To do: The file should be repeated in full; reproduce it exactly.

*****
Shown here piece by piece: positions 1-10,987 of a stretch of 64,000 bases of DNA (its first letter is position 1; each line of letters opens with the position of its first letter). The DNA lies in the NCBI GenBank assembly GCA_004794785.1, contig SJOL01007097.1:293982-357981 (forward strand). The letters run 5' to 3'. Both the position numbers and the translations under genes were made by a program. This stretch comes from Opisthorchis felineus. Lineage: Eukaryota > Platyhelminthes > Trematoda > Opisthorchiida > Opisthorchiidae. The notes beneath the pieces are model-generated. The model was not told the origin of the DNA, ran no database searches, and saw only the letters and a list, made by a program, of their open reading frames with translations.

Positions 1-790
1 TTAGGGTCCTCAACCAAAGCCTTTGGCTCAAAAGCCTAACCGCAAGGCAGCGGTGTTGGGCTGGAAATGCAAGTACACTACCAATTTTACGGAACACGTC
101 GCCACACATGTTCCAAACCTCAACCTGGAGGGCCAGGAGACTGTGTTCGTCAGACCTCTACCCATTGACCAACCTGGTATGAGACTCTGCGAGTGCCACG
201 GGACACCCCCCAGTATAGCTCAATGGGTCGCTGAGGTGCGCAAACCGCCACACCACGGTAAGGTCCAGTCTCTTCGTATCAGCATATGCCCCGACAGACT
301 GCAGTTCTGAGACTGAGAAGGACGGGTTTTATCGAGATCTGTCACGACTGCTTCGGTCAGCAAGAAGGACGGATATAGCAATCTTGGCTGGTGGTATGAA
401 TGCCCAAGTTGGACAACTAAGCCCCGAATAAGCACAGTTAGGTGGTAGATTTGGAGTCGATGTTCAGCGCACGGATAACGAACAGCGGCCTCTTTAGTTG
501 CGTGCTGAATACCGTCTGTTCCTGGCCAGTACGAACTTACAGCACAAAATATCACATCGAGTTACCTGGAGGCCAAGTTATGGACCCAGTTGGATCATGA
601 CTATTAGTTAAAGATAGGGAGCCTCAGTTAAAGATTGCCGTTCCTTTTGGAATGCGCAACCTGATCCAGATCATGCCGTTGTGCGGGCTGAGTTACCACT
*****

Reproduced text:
Shown here piece by piece: positions 1-10,987 of a stretch of 64,000 bases of DNA (its first letter is position 1; each line of letters opens with the position of its first letter). The DNA lies in the NCBI GenBank assembly GCA_004794785.1, contig SJOL01007097.1:293982-357981 (forward strand). The letters run 5' to 3'. Both the position numbers and the translations under genes were made by a program. This stretch comes from Opisthorchis felineus. Lineage: Eukaryota > Platyhelminthes > Trematoda > Opisthorchiida > Opisthorchiidae. The notes beneath the pieces are model-generated. The model was not told the origin of the DNA, ran no database searches, and saw only the letters and a list, made by a program, of their open reading frames with translations.

Positions 1-790
1 TTAGGGTCCTCAACCAAAGCCTTTGGCTCAAAAGCCTAACCGCAAGGCAGCGGTGTTGGGCTGGAAATGCAAGTACACTACCAATTTTACGGAACACGTC
101 GCCACACATGTTCCAAACCTCAACCTGGAGGGCCAGGAGACTGTGTTCGTCAGACCTCTACCCATTGACCAACCTGGTATGAGACTCTGCGAGTGCCACG
201 GGACACCCCCCAGTATAGCTCAATGGGTCGCTGAGGTGCGCAAACCGCCACACCACGGTAAGGTCCAGTCTCTTCGTATCAGCATATGCCCCGACAGACT
301 GCAGTTCTGAGACTGAGAAGGACGGGTTTTATCGAGATCTGTCACGACTGCTTCGGTCAGCAAGAAGGACGGATATAGCAATCTTGGCTGGTGGTATGAA
401 TGCCCAAGTTGGACAACTAAGCCCCGAATAAGCACAGTTAGGTGGTAGATTTGGAGTCGATGTTCAGCGCACGGATAACGAACAGCGGCCTCTTTAGTTG
501 CGTGCTGAATACCGTCTGTTCCTGGCCAGTACGAACTTACAGCACAAAATATCACATCGAGTTACCTGGAGGCCAAGTTATGGACCCAGTTGGATCATGA
601 CTATTAGTTAAAGATAGGGAGCCTCAGTTAAAGATTGCCGTTCCTTTTGGAATGCGCAACCTGATCCAGATCATGCCGTTGTGCGGGCTGAGTTACCACT